Did it, hell! It was closed. A passer-by could tell us that the pub had been sold and that the new landlord was due to open the next day. This was not much consolation to two hot and very thirsty walkers. Somehow Slim Dusty’s wonderful ballad “A Pub With No Beer” came back to me, “There’s nothing so lonesome, so dull, or so drear, than to stand in the bar of a pub with no beer.” We couldn’t even get inside. The best my internal rhyming dictionary could provide me with to sing as I stormed off up the lane to Brendon was, “There’s nothing to hit you so hard in the gut as to stand at the door of a pub that is shut!”

This was a real crisis. It was 1.45 pm. Could we reach the Staghunters Inn at Brendon before they called last orders? We made it in a hack canter by two o’clock. No closed door here… the blessed shade of the bar after the glare of the sun… a welcoming landlord… and on the pump – Cotleigh’s divine Barn Owl. Barn Owl is a sort of junior version of Buzzard. It’s a dark copper beer which drinks like a summer porter, and we didn’t need the recommendation of the two gentlemen playing pool to order up two pints. The world suddenly seemed a much better place as we sat at the bar opposite to the sepia photograph of an Edwardian meet of the Staghounds, and listened to the lady opposite complaining that her pool-playing husband’s lunch was spoiling. We sympathised with him; better a pint of Barn Owl than the roast beef of Old England. Apparently, the Rockford Inn had been opening only sporadically for some time. Let us hope that it may be about to enter on a period of new prosperity. We will give it a second chance – but we’ll check that it’s open first.

We walked on to Leeford Green, and turned left over the river. We ignored the sign that claimed that the road was closed and turned right to Hall Farm where we took the steep path which led us along the side of the valley. Where the valley swings right round towards Dooneland, we kept left past Ashton Farm and then climbed over the moorland, with views towards Badgworthy, until we suddenly we were looking down on County Gate.

Welsh coast from above Ashton Farm

Doone Valley from Ashton Farm

The good news is that the Rockford Inn is open again. Recently we returned to have lunch there. The top half of the stable-type door was open, leading into a pleasant, half-timbered room. The bar was stencilled with information about the pub, the river, and the fishing, and “Lorna Doone”, and you stepped up into a further room into which the bar extended to be served. To the side of this, through an archway decorated with a pleasant mural of fox, stag, and hare, was another room, and beyond that there was another available if the pub was packed. Each had its own fireplace or wood-burning stove. There’s also a small terrace on the other side of the road overlooking the river and the footbridge. Proper beers, served straight from the barrels racked up behind the bar, were Cotleigh 25 and our favourite Cotleigh Barn Owl. We had a cheap lunch off toasted sandwiches at little more than £3 each plus a bowl of chips for £1.50. Baguettes were a quid more than sandwiches. There’s every hope that the new team will prosper as it deserves. Several passing walkers came in on a Friday lunchtime. The pub is open every evening, and every lunchtime except Mondays.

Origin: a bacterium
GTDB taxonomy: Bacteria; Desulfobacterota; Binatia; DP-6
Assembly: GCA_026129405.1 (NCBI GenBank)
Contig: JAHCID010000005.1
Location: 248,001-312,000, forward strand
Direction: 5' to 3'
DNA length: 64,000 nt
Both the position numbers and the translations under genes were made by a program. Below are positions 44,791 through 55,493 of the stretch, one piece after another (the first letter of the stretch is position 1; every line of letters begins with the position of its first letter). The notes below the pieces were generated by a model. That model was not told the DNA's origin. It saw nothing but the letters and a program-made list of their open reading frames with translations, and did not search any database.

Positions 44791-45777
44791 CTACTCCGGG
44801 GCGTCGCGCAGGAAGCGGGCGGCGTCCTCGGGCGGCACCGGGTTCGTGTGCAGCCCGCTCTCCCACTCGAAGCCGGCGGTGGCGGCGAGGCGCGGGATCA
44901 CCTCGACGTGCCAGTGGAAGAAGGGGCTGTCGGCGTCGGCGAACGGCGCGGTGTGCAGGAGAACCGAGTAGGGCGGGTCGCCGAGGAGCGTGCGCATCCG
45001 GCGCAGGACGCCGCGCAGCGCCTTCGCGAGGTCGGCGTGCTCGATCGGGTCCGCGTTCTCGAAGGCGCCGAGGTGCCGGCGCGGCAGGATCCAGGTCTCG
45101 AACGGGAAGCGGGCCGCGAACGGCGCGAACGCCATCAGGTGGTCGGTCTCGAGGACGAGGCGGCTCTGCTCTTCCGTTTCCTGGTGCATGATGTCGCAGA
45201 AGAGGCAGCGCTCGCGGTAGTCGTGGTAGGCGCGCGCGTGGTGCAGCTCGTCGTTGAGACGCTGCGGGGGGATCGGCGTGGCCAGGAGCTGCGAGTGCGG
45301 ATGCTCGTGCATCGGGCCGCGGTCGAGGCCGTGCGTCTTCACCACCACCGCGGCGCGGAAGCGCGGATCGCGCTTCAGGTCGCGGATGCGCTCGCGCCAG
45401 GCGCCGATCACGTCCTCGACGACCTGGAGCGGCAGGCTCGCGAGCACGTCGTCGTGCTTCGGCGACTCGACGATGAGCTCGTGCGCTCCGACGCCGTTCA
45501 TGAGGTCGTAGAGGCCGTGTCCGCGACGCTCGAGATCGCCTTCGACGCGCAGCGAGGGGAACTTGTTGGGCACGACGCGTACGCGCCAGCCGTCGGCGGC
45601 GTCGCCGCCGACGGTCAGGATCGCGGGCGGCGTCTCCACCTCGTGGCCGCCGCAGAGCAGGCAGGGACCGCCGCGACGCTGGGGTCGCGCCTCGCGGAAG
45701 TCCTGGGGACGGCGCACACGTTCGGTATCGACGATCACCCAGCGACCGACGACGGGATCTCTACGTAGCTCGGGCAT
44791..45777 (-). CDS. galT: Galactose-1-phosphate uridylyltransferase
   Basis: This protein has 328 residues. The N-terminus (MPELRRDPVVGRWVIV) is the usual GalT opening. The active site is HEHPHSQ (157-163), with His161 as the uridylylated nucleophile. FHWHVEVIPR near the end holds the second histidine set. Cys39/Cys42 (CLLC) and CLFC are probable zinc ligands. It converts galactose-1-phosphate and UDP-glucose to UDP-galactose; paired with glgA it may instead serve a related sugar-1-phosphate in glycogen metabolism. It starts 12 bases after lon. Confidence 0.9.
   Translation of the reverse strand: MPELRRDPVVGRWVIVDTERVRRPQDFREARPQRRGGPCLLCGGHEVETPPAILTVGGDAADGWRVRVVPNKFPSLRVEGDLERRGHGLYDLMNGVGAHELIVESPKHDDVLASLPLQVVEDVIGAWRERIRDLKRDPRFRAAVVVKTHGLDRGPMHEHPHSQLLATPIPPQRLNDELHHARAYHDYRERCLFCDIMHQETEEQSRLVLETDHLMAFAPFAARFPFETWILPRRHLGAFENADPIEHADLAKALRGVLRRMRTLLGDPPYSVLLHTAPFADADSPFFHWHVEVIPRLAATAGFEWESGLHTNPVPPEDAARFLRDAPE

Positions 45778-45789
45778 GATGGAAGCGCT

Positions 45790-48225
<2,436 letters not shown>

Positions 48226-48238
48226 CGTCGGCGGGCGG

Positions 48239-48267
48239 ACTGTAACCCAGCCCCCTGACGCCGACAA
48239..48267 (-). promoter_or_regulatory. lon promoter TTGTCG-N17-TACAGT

Monday, July 28, 2008

Exmoor Pubs & Walks – Ten mile walk from Dry Bridge to the Staghunters at Brendon via the Doone Valley

“Lorna Doone”, a classic story which many know but few have read, is worth a fortune to the Exmoor tourist industry. It’s a pity that the novel, a beguiling mixture of “Romeo and Juliet” and “Cinderella”, with just a dash of the “Seven Samurai”, is finished by so few. The narration through the subjective consciousness of the lunkhead hero John Ridd may alienate many readers. Thousands flock each year to visit Oare church, where in the book Lorna was married, and Lorna Doone Farm, from which they can follow in the footsteps of the hero, John Ridd, and walk up through Badgworthy Wood as he would have done on his perilous way to the Doone encampment. Unlike John, they may stop at Cloud Farm on the way back and fortify themselves with a cream tea or an ice cream after their exertions.
Just to be awkward, our walk approached the “Doone Valley” from a much less popular direction, although it means that you see far more of the scenery which inspired RD Blackmore’s fictitious romance. We parked at one of the several car parks in the shadow of Shilstone Hill on the road from Simonsbath to Lynmouth. From the most southerly one, the bridleway to the Doone Valley leads away over Brendon Common until it is crossed by the path coming up from Tippacott ridge. Here we turned right and walked under Withycombe Ridge until there was a fine view down towards Hoccombe Combe, which was the valley which actually inspired Blackmore’s conception of the Doone’s “Hole in the Wall” fortress. Most people assume that the beautiful course of Badgworthy Water, which so many walk up each summer, is the Doone Valley, but in fact it’s the much wilder Hoccombe Combe.